Now the Lord was angry with Solomon because his heart was turned away from the Lord, the God of Israel, who had appeared to him twice, and had commanded him concerning this thing, that he should not go after other gods; but he did not observe what the Lord had commanded. So the Lord said to Solomon, “Because you have done this, and you have not kept My covenant and My statutes, which I have commanded you, I will surely tear the kingdom from you, and will give it to your servant. Nevertheless I will not do it in your days for the sake of your father David, but I will tear it out of the hand of your son. However, I will not tear away all the kingdom, but I will give one tribe to your son for the sake of My servant David and for the sake of Jerusalem which I have chosen.”
* * *
Now the rest of the acts of Solomon and whatever he did, and his wisdom, are they not written in the book of the acts of Solomon? Thus the time that Solomon reigned in Jerusalem over all Israel was forty years. And Solomon slept with his fathers and was buried in the city of his father David, and his son Rehoboam reigned in his place.
Notes on the Scripture
God, when He was creating the first covenant with the Hebrews, had a mind-boggling array of laws concerning their duties as a nation, personal conduct, and worship, down to a number of tiny specific details. As important as all the commandments and laws may have been, there seem to have been two things that He valued as primary; or perhaps these are simply where the Hebrews failed most badly. First, to live in total faith and fear of Him, and no other god(s). Secondly, to conquer and rule Canaan at His direction, and thus fulfill His great promise to Abraham.
from Smithfield Decritals, ca. 1300
The importance of the second rule is hard for most people to grasp. We were raised on a Christian morality and internalize it as eternal truth. But it is not timeless; Christianity began with Jesus. God commanded the Hebrews to conquer Canaan by the sword; it was their duty to God to accomplish His will. A Jew living in Israel in 40 B.C. lived under a different covenant — a different set of commandments from God — than the same person in 40 A.D. Christ fulfilled the old covenant and brought the new. But we cannot go back and criticize, or even comprehend, the Old Testament by imposing upon it values that originated with Christ.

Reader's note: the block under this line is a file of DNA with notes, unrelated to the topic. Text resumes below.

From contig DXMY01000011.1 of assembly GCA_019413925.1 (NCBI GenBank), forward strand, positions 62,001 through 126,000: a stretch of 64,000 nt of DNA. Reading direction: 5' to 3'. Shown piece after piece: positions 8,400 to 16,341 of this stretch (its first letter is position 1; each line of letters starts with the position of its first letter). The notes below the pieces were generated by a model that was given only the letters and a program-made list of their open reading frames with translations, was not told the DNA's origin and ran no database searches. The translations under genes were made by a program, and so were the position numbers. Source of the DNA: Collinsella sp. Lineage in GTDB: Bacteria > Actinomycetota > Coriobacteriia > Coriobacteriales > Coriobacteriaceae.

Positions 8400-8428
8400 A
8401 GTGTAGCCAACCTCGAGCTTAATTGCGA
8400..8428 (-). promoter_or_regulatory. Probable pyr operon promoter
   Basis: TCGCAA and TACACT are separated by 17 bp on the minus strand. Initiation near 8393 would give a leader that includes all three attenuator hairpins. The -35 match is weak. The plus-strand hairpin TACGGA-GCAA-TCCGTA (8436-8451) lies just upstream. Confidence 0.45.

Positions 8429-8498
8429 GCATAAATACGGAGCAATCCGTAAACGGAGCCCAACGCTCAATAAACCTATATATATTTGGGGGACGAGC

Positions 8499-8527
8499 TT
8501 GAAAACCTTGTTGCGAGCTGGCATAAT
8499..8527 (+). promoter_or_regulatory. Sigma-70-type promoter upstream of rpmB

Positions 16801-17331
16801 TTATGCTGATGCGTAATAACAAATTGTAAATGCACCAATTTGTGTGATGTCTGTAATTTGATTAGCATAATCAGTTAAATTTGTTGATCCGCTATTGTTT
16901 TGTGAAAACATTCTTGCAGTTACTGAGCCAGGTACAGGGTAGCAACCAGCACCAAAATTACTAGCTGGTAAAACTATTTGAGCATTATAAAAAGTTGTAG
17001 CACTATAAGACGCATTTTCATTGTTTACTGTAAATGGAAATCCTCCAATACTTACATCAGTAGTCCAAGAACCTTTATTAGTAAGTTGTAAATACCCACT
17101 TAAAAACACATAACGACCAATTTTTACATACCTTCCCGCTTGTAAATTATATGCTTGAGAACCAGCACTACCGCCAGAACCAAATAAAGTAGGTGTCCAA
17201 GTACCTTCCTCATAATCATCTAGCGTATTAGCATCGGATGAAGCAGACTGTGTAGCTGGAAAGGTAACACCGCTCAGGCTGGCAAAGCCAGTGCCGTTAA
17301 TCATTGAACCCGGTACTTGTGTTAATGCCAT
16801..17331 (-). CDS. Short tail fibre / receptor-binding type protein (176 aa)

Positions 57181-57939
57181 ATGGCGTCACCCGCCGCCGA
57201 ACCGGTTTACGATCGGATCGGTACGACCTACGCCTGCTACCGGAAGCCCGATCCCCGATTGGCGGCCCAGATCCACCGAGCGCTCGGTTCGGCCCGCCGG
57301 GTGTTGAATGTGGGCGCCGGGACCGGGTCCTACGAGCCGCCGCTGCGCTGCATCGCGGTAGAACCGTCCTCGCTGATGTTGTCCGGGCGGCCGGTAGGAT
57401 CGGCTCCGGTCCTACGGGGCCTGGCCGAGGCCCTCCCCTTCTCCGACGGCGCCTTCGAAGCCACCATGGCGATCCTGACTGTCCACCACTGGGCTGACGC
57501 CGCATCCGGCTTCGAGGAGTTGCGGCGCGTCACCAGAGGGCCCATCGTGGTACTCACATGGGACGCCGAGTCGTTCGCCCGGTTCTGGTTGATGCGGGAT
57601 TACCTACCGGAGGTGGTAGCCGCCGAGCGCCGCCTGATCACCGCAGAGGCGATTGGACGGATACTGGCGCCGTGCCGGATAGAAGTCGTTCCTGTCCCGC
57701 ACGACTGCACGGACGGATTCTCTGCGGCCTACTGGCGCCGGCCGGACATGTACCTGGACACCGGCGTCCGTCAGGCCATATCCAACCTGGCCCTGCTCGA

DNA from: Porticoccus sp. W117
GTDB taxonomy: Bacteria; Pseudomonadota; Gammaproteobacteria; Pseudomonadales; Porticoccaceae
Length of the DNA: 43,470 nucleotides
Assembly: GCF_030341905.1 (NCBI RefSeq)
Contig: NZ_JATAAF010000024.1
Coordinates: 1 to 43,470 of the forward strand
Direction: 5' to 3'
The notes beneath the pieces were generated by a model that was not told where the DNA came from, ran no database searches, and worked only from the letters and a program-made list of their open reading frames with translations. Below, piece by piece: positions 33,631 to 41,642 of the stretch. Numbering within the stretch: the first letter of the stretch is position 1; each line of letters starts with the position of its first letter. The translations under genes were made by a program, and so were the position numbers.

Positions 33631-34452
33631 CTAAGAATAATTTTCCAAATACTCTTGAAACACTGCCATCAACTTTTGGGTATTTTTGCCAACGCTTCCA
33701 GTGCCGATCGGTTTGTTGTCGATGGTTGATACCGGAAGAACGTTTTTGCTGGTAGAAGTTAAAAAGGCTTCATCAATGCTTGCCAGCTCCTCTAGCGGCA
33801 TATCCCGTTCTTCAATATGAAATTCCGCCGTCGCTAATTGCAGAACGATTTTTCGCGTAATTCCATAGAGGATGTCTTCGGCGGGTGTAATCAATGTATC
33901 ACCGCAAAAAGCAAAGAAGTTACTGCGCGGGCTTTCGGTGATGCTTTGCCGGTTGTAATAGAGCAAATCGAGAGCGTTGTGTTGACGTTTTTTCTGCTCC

The central importance of conquering Canaan colors the end of Solomon's reign. Solomon, although he had built the great Temple and loved the Lord (especially early on), gave in to the worship of idols, because of his foreign wives; yet, God did not take away Solomon's kingship of all Israel because of His love for David! Why did God love David so much? He was a murderer and adulterer, offences that we today find terribly serious.
But David did two things right: He worshipped God and placed his faith in Him, and he conquered — as the Hebrews had failed to do for 400 years before him — the entirety of Canaan. So Solomon was the pinnacle king in the history of Israel in many ways, especially his inordinate wisdom and his fabulous wealth and power; but it was David to whom Jesus would trace his ancestry, not Solomon; and David whom God loved. Nobody before David, and nobody after, did what God had commanded: put all of Canaan under Hebrew rule. The strength of God's love for David proves, by implication, the importance of His commandment that the Jews subjugate and inhabit Palestine.
The Lord has expressed his wrath; Israel will be taken from Solomon's heir. The history of the two kingdoms is extremely long and complex — there were 20 kings of Judah and 19 of Israel after Solomon, not to mention 5 major and 12 minors prophets with separate books — so we will follow a much-abbreviated version.